Brandt on Leadership -- Customer Service From Hell

Where 'Sorry' means never having to solve a customer's problem.

Things I learned about business last month when a major carrier (we'll just call it Hell Air) lost my luggage:

The fact that you spend a lot of money on security, information technology and call centers doesn't mean that you are actually helping customers. My bags -- checked in, bar-coded, X-rayed and inspected -- somehow magically vanished during a two-hour layover. I know they evaporated into thin air because despite Hell's airtight security and crackerjack tracking system, there was no trace of them:

  • On the automated 800 line, after punching in 487 digits: "...No information is available at this time..."
  • Online after typing in 487 digits: "....No information at this time..."
  • At the India-based call center after a 4.87 minute wait, where a representative seemed truly shocked as he said, "I am sorry to tell you this, sir, but it appears that we have no information on your bags at this time!"

In a post-9/11 era, shouldn't an airline know where bags are, even if they can't deliver them? Or do they only lose the non-nuclear, non-anthrax-laced luggage?

Sorry means never having to actually solve a customer's problem. The customer service reps (CSRs) may not have been able to find my luggage by staring into a computer screen in a cubicle in India (some 8,000 miles from Atlanta, where the bags were presumably stranded), but boy, could they apologize. It was clear that Hell had spent an enormous amount of time and money -- not on baggage recovery, but on training CSRs in how to deal with angry people without clean underwear; I have never in my life received so much useless (but polite!) empathy and understanding for my trouble, my frustration, my inconvenience. Each CSR also assured me that my bags would no doubt be on the next flight from Atlanta. They were so sympathetic and so earnest that I almost felt bad pointing out that neither they nor I had any evidence that the bags would be on the next or any flight, or that they still existed.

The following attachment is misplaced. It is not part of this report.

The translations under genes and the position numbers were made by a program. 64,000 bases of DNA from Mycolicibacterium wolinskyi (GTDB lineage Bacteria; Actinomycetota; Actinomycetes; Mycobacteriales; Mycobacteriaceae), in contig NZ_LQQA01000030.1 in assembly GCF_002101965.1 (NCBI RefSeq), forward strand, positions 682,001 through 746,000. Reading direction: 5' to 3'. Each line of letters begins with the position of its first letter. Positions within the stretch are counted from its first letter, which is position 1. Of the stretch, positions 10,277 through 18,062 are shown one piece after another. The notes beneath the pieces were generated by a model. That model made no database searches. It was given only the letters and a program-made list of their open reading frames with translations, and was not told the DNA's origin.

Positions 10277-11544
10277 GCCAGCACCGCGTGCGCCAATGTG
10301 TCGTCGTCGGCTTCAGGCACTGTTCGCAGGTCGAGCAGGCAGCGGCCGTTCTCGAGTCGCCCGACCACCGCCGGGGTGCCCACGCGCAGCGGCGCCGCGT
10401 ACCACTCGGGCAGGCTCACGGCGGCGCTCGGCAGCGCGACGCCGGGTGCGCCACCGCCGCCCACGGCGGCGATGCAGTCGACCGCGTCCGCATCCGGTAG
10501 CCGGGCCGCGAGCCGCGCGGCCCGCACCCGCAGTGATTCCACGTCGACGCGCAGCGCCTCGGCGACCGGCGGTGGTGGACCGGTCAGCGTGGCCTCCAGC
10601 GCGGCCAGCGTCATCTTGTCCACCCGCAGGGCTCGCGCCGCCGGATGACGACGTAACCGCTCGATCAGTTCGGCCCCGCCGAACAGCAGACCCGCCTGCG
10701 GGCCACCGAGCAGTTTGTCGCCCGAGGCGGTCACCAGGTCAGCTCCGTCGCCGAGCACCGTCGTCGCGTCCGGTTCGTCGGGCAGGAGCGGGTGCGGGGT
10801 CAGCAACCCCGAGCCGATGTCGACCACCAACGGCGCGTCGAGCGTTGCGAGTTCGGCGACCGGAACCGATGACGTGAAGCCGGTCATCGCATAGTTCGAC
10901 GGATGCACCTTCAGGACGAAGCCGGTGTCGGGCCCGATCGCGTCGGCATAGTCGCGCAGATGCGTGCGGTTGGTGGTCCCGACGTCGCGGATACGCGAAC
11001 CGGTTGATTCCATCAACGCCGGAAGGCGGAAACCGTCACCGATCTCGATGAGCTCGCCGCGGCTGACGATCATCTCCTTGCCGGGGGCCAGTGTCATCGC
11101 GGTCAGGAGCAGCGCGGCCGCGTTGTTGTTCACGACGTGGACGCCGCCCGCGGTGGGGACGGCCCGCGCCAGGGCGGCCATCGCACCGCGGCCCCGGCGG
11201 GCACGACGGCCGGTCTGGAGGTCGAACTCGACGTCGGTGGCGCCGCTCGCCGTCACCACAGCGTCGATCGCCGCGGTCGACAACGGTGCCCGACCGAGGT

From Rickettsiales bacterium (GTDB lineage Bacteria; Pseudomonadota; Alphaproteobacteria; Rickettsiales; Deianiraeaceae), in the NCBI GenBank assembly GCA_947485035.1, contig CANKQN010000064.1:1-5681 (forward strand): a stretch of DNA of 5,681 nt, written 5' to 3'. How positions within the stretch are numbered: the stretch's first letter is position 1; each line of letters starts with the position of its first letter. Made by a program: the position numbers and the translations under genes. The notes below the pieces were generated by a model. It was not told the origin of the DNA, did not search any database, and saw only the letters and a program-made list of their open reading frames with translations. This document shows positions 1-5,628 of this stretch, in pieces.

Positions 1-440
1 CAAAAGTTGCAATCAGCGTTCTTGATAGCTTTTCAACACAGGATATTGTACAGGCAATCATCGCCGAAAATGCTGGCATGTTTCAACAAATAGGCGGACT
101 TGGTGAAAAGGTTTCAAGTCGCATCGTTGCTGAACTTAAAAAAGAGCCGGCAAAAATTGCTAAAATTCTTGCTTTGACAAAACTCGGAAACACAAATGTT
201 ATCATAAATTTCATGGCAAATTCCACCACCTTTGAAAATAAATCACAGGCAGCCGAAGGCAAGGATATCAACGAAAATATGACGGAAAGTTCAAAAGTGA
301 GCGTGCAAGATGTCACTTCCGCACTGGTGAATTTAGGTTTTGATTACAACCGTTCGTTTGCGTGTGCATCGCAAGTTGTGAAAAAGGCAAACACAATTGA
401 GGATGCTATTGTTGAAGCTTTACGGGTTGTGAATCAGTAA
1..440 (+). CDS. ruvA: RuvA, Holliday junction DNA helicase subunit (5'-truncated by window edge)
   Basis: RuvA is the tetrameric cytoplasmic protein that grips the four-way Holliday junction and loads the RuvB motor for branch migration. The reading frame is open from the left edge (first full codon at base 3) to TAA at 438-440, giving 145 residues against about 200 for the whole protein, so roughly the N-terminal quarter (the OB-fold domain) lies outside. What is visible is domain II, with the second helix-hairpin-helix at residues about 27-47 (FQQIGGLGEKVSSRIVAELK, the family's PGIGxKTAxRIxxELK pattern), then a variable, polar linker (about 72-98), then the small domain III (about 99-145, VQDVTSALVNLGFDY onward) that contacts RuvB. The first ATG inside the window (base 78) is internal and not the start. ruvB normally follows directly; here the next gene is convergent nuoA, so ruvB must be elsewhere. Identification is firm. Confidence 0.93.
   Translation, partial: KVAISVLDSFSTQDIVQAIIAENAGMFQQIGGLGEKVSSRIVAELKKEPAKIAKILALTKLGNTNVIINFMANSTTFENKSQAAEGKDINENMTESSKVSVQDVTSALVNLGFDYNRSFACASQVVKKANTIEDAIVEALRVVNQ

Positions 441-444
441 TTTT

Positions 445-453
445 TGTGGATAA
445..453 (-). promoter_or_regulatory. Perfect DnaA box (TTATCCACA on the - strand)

Almost.

Sorry doesn't extend into the supervisory level. After tiring of well-mannered employees who pretended to be concerned, I asked to speak to a supervisor. After a 10-minute wait on hold, I met Hell's manager of customer satisfaction prevention, an American we'll call Beelzabubina. Beelzabubina had: A) clearly missed out on the empathy training, B) lots of experience running a maximum security prison outside the Geneva Convention and C) no time for the likes of me or anyone else with a damn baggage problem. She was efficient, though, telling me in 4.87 seconds flat that there wasn't anything she could do about this mess. The trouble started when I asked if there was something I could do -- like, say, calling the baggage room in Atlanta.

"There are no numbers for customers to call in Atlanta."

"Do you have a number?"

"I have a number. But they don't answer."

"Well, let me call."

"There are no numbers for customers to call in Atlanta."

Some 487 seconds later, Beelzabubina and I parted ways, alas, as somewhat less than friends. I took exception to her nasty tone and mindless repetition of an unhelpful script; she took exception to my subsequent characterization of Hell's inability to give back thousands of dollars' worth of my stuff as theft. But I'll always have... well, nothing, really, except the memory of getting under Beelzabubina's bark-like skin.

Even if you solve a customer's original problem, there are still millions of ways to screw up. Two days, a new pair of golf shoes and an underwear trip to Wal-Mart later, my bags magically reappeared and Hell flew them to my destination airport -- where they promptly sat for another 12 hours before being delivered to my hotel, after another dinner out with colleagues. The good news, though, is that since the bags were missing for more than 24 hours, Hell will be happy to reimburse me for my inconvenience as long as I fill out 487 pages' worth of forms -- up to $25 per day!

Hell, I don't care what anybody says: You're my No. 1 for 2008 in customer service. I can't wait to give you the hand signal that will confirm it!

John R. Brandt, formerly editor-in-chief of IndustryWeek, is CEO of the Manufacturing Performance Institute, a research and consulting firm based in Shaker Heights, Ohio.

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